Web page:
|Taiwan and Norway, the perfect marriage for Solar Industry|
| [21.12.2011, 04:50pm, Wed. GMT]|
|Taiwan may prove a worthy partner for Norway’s up-stream operators and start-ups in the solar industry.
The December 05 business seminar in Oslo co-organized by the NHO, the Norway Taiwanese Chamber of Commerce and the Taipei Representative Office and participating business leaders evaluated Taiwan’s solar industry and the potential opportunities it has to offer Norwegian solar industry. The conclusion to the meeting is there is a strong potential for cooperation in the solar industry field.In her conclusion at the seminar, the President of the Norway Taiwanese Chamber of Commerce, Ms. Ivy Liu, suggested the Norwegian solar industry should form a Solar Alliance and participate in the Solar Taiwan-2012. Mrs. Liu proposed meetings next June and PV Taiwan Forum -2012 in next October, thereby meeting with Taiwanese and international top-level business leaders. There is a need for identifying opportunities for strategic alliance, engaging in on-site visits, and arranging business meetings with international partners and potential customers. Taiwan’s solar industry stands as the second largest in the world, next to China. As Norway’s solar industry is currently facing serious challenges in the wake of the financial crisis, Taiwan’s business partnership is worthy of serious consideration.
Taiwan’s strong semi-conductor and TFT-LCD industries have accumulated an invaluable wealth of experience and production technologies, which may be easily transformed into solar industry. This would allow for efficient, fast creations of many giant-scale factories in the solar industry. Though Taiwan does not have vertical integration in the industry—focusing more on the mid-stream and down-stream of the industry, Norway’s up-stream innovation and technology may find a perfect fit in Taiwan’s solar production chain. Instead of just selling its patented “know-how,” to Norwegian start-ups there is hope for a Taiwan –Norway joint venture. In short, Norway’s solar tech strength lies where Taiwan has its greatest need – and vice versa.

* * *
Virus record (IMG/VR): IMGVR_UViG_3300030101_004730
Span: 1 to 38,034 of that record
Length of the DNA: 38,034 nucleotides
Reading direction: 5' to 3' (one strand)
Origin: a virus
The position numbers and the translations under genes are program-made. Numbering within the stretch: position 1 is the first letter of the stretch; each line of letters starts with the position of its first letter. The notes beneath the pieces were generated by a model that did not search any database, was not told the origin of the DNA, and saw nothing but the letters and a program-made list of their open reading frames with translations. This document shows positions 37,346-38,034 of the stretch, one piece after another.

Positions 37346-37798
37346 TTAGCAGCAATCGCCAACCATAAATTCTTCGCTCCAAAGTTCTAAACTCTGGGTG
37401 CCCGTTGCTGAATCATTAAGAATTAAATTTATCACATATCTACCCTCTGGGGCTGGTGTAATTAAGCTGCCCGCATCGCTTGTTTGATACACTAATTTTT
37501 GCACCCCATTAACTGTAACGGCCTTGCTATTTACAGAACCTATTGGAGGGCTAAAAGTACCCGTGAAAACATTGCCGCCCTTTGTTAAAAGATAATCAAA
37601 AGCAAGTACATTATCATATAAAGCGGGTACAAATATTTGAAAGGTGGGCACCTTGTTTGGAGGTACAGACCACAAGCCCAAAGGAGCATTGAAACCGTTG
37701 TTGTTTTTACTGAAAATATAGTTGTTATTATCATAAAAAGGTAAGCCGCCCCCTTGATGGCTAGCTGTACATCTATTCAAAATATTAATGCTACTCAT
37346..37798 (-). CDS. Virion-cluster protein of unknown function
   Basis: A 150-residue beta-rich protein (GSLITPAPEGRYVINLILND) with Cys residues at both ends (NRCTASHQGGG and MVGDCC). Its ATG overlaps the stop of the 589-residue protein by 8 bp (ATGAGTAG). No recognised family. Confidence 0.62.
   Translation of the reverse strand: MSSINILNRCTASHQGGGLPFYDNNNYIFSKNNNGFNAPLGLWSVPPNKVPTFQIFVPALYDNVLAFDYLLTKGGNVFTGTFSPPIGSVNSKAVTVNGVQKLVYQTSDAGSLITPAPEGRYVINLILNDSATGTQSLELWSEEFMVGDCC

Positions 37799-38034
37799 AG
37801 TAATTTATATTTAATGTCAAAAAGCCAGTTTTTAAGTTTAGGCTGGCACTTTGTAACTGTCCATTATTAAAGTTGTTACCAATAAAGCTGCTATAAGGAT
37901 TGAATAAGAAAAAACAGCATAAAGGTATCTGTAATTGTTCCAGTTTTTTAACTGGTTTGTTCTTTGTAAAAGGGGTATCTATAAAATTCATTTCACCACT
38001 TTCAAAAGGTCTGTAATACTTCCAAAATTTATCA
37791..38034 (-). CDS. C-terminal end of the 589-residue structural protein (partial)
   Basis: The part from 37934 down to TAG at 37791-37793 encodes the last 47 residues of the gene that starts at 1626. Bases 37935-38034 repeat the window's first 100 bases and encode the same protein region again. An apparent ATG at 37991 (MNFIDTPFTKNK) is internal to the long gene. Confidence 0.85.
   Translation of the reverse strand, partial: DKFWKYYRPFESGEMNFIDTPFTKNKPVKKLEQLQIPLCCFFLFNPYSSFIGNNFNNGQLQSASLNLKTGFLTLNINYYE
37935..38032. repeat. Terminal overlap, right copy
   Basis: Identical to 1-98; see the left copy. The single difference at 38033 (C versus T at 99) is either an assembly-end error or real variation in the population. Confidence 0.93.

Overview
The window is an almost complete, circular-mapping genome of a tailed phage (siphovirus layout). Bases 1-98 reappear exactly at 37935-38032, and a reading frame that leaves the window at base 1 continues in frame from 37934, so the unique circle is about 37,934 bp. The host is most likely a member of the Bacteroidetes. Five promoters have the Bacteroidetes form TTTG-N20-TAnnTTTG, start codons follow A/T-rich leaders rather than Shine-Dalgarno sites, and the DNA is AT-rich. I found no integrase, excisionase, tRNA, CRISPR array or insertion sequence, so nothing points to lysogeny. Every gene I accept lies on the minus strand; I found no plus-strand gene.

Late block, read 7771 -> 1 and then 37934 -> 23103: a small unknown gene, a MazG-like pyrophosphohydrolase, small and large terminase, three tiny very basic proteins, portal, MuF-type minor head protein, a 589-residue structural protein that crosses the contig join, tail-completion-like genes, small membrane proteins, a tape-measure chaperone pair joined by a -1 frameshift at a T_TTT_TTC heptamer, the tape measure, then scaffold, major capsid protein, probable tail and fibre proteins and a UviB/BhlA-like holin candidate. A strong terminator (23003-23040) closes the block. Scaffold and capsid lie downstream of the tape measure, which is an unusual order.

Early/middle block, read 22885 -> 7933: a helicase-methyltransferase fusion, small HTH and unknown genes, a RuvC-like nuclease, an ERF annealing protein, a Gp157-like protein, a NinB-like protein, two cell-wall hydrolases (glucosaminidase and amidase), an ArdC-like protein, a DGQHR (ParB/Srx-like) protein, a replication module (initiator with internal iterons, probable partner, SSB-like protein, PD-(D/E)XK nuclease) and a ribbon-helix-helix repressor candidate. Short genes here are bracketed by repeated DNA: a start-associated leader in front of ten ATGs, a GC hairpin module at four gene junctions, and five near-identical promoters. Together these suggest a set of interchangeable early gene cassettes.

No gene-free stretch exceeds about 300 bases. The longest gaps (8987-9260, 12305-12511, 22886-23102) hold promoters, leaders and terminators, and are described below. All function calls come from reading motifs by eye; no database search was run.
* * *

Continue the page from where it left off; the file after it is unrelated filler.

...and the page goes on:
Norway is strong in high-tech innovation but commercializing its patented expertise is quite another story. In terms of solar industry, Taiwan’s strong engineering capability plus the Norwegian “know-how” may be a wonderful mix—a synergy pursued by any joint venture.
Participants of the seminar included Intpow, RCN, and sectoral business representatives from Conpart AS, Elkem AS, CleanSi, Artech, etc.
Above all, you might find it interesting to confer with the Taipei Representative Office in Norway, (Taiwan’s trade and representative government unit in Norway, tel. 23111730 – by the Representative, Mr. Victor Yu).